Which when they had taken up
When they had got the boat into the ship:
they used helps;
the mariners made use of other persons, called in the assistance of the soldiers, and passengers, and prisoners; or for the help of the ship, they made use of cords, chains, and such like things:
undergirding the ship:
with cords and ropes, which they drew under the keel of the ship, and so bound both sides of the ship, that it might not split and fall to pieces; which may be what is now called "frapping", and is done by putting large ropes under the keel, and over the gunwale; and is used when a ship by labouring hard in the sea breaks the bolts in her sides, and this keeps her from parting. Horace F26 refers to this use of ropes in tempests, when he says, "Nonne vides ut--sine funibus vix durare carinae possint imperiosius Aequor?" do not you see that without ropes the keels can scarcely endure the more imperious sea? Isidorus F1 makes mention of several sorts of ropes made use of in storms; "spirae", he says, are ropes that are used in tempests, which the mariners after their manner call "curcubae; tormentum" is a long rope in ships, according to the same writer, which reaches from head to stern, by which they are bound faster together:
and fearing lest they should fall into the
which were on the African coast, here called "Syrtes"; either from the conflux of sand and slime, and such like things, which made them very dangerous for shipping, and being covered with water, could not be seen and guarded against, and especially in a storm; or from their drawing of vessels into them, which they retain, suck in, and swallow up; and such the mariners might know were not far off: there were two very remarkable ones on the coast of Africa, the one is called the greater "Syrtes", the other the lesser F2; the greater was more to the south than the lesser, and also more to the east, and the lesser was to the west: of these "Syrtes", Jerom F3 says, they are sandy places in the great sea very terrible, and to be feared, because they use to draw all into them; they are near the Egyptian sea; the Lybian sea, which washes the African shore, is by Seneca called from them the "Syrtic sea" F4: wherefore,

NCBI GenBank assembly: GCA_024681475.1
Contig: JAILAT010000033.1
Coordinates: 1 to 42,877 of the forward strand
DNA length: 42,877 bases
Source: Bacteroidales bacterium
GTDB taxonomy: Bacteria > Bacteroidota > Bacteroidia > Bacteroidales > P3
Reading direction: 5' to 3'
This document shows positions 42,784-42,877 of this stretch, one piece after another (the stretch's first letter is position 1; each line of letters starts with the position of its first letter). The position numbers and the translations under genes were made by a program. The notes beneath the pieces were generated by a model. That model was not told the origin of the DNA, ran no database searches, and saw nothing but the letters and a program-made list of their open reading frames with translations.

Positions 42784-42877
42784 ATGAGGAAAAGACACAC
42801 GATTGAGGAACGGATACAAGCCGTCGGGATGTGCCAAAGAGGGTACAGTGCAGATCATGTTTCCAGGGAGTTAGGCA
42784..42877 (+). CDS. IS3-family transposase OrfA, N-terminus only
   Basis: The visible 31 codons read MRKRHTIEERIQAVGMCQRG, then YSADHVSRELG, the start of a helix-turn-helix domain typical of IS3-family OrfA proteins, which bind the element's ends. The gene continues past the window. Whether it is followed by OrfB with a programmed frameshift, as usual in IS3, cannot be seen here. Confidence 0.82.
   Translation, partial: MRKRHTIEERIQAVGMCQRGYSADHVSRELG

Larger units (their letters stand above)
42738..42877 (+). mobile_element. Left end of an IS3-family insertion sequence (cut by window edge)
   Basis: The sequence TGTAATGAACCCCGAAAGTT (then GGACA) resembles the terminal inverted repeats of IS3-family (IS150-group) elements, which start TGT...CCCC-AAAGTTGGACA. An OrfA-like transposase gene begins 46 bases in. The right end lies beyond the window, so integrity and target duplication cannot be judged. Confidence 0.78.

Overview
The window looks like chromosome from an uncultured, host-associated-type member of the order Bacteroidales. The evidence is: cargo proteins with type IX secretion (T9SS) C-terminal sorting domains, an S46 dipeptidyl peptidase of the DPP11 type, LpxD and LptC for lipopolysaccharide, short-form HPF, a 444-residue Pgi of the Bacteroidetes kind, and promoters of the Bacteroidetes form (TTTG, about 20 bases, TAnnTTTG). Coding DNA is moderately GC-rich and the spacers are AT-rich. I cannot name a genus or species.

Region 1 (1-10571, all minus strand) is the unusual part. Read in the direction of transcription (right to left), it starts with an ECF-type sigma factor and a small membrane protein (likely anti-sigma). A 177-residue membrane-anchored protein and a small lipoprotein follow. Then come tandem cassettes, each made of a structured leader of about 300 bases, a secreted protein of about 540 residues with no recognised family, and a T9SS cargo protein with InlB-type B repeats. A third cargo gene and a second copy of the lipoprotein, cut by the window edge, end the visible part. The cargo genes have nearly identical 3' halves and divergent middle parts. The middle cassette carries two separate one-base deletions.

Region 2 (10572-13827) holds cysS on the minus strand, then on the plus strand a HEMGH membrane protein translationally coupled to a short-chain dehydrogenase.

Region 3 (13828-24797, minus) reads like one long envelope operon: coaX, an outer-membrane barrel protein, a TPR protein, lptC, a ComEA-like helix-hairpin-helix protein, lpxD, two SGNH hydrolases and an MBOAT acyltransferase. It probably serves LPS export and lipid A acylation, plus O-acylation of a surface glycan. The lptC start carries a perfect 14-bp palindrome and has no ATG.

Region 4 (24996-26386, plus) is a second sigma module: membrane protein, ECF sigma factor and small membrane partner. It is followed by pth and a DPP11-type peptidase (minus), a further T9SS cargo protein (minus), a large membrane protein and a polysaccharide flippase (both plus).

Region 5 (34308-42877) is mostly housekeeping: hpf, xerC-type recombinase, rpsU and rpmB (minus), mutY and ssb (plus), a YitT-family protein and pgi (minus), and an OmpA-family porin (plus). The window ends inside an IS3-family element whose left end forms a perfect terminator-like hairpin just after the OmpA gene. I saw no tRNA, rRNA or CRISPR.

they strake sail;
let down their sails; so read some manuscripts in New College, Oxford; in the Greek text it is, "they let down the vessel"; not the boat they had taken in, of which we read after; nor an anchor, or anchors, which would have been improper in a storm; nor the mast, it can hardly be thought that should be the first thing they should cut down, when they did not cast out the tackling till the third day; the storm was vehement on the first, more vehement on the second, when they lightened the ship, and most vehement on the third, when they cast out the tackling; and as Scheffer F5 observes, the mast is never cut down before the loss of other things; wherefore this is to be understood of letting down the sail yard, and contracting the sails; the Syriac version renders it, "we let down the main sail"; or, "the sail", using the Greek word "Armenon", which signifies "a sail":
and so were driven;
about in the sea, wheresoever the winds and waves carried them; or very likely the ship was driven before the wind under her bare poles.
F26 Carmin. l. 1. ode 14.
F1 Originum, l. 19. c. 4. p. 163.
F2 Vid. Plin. Nat. Hist. l. 5. c. 4. Sallust. in Jugurtha Melam. l. 1. c. 7.
F3 De locis Hebraicis, fol. 96. I.
F4 De Militia Naval Veterum, l. 1. c. 4. p. 35.
F5 Scheffer, ib. p. 297-300.